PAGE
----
The civil rights office launched a compliance review in 2010. That work found a number of potential compliance concerns, including African-American students’ access to equitable resources.
Toledo Public Schools has reached an agreement with the U.S. Department of Education’s Office for Civil Rights regarding concerns about how the school district treats minority students.
The federal agency announced the resolution, made before its civil rights office completed an investigation into the Toledo district, today.
The result is a five-page “resolution agreement” that outlines steps the district must take to address concerns, including ensuring that qualified teachers are evenly assigned to work in schools throughout the district.
In 2010, parent groups alleged that students at the high schools with largely black enrollment and at feeder schools had been denied the same kind of educational opportunities as those students at schools with fewer minority students. At the time, district officials denied any racial discrimination in how and where college prep courses were offered.
The civil rights office launched a compliance review in 2010. That work found a number of potential compliance concerns related to Title VI of the Civil Rights Act of 1964, according to a news release from the education department.
Those concerns included African-American students’ access to equitable resources, such as experienced teachers; library access for elementary and junior high students; and distance learning for high schoolers, the release stated.
A Department of Education spokesman would not immediately comment on the release or answer a reporter’s questions unless they were emailed to him.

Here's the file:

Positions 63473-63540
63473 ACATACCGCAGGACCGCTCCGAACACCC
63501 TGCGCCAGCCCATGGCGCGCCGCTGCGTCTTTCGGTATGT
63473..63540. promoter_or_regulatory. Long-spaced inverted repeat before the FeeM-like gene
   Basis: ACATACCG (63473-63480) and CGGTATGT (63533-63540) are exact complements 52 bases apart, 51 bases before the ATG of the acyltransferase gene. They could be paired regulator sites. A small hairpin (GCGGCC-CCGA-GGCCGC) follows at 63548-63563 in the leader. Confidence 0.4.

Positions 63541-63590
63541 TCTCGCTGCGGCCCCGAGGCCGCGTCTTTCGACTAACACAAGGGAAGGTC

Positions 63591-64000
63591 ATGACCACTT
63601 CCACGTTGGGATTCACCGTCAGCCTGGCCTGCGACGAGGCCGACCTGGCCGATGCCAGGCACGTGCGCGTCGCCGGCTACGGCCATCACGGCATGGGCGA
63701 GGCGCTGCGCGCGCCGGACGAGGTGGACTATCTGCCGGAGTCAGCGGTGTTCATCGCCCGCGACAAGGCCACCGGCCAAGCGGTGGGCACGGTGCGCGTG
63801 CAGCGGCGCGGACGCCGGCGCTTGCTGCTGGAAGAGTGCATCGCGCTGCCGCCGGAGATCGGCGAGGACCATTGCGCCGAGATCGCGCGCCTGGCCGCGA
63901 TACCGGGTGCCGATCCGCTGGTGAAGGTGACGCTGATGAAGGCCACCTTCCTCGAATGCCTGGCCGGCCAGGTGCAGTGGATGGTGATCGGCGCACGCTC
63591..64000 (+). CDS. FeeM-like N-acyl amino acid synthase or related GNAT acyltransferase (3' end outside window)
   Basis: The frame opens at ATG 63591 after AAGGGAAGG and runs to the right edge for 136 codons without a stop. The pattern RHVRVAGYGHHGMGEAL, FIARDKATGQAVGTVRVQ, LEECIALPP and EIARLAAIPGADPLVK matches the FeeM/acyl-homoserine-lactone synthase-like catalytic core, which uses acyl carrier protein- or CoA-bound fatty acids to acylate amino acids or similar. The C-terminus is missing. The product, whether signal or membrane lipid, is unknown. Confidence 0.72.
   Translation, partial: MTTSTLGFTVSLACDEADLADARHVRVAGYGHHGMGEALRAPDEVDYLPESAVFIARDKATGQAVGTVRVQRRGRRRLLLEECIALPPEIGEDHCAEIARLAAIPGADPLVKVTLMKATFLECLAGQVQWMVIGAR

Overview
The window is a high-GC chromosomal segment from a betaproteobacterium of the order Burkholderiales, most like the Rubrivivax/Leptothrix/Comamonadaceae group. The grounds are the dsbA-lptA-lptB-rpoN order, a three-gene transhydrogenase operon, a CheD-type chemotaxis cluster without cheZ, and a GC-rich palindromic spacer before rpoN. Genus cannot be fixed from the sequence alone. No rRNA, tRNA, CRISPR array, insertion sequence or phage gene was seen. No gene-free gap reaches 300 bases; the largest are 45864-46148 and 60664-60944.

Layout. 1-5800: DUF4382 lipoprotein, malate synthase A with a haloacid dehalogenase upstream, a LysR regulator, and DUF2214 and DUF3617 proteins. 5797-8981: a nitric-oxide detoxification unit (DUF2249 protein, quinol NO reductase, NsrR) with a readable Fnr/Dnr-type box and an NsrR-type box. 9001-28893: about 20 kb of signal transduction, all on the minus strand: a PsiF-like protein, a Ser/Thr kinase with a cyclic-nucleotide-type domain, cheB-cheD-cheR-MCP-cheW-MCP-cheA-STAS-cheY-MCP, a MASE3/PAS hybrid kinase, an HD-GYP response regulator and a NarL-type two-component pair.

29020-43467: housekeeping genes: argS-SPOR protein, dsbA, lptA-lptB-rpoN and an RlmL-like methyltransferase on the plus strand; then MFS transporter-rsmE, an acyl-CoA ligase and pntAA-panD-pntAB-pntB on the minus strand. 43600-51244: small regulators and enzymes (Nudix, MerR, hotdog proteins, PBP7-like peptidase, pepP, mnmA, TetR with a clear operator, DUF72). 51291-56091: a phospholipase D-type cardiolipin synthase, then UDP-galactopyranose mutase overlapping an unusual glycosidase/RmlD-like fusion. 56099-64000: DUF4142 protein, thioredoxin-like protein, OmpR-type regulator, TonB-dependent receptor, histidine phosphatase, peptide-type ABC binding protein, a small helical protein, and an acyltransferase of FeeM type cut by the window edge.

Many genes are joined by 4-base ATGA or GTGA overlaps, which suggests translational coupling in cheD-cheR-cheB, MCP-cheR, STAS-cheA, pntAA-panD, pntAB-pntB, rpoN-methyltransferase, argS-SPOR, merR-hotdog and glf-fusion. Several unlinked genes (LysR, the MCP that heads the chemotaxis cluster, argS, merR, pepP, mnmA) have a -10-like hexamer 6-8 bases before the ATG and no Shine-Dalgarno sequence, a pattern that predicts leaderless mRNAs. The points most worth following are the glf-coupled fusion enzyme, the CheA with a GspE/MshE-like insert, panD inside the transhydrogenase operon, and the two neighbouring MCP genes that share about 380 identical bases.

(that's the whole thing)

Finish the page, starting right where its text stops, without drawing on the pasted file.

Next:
A letter sent Wednesday to the district from the civil rights office indicated that the agreement resolves the agency’s investigation of the school system, and the district “expressed an interest in voluntary resolving the case.”
As a part of the agreement, TPS agreed to post nondiscrimination notices, obtain approval from the civil rights office of any revised policies and practices should reviews find that TPS’ efforts to ensure equality fail, make sure that all students in kindergarten-through-eighth-grade schools have access to school libraries and check out books with the same frequency, provide distance -earning courses, including Advanced Placement classes, to high schools in a “racially equitable manner,” and conduct outreach activities to monitor how it distributes resources.
The agreement includes a number of deadlines by which the district must provide reports to the civil rights office. By the end of June this year, and again in 2017 and 2018, the district must give the agency reports confirming and describing its teacher equity programs.
The district must conduct outreach activities to build awareness about the plan among students and parents by June 30.
TPS issued a statement indicating it fully cooperated with the federal review and “devoted an extraordinary amount of time and resources” to respond to it, including 16,670 pages of documents.
The district’s statement said the review found “very few issues of any concern” and said TPS has already voluntarily addressed most of the issues.
“The district is committed to serving all of its students,” the TPS statement read, and is “particularly focused on those schools and students with the greatest needs.”
Contact Vanessa McCray at: firstname.lastname@example.org, 419-724-6065, or on Twitter @vanmccray.
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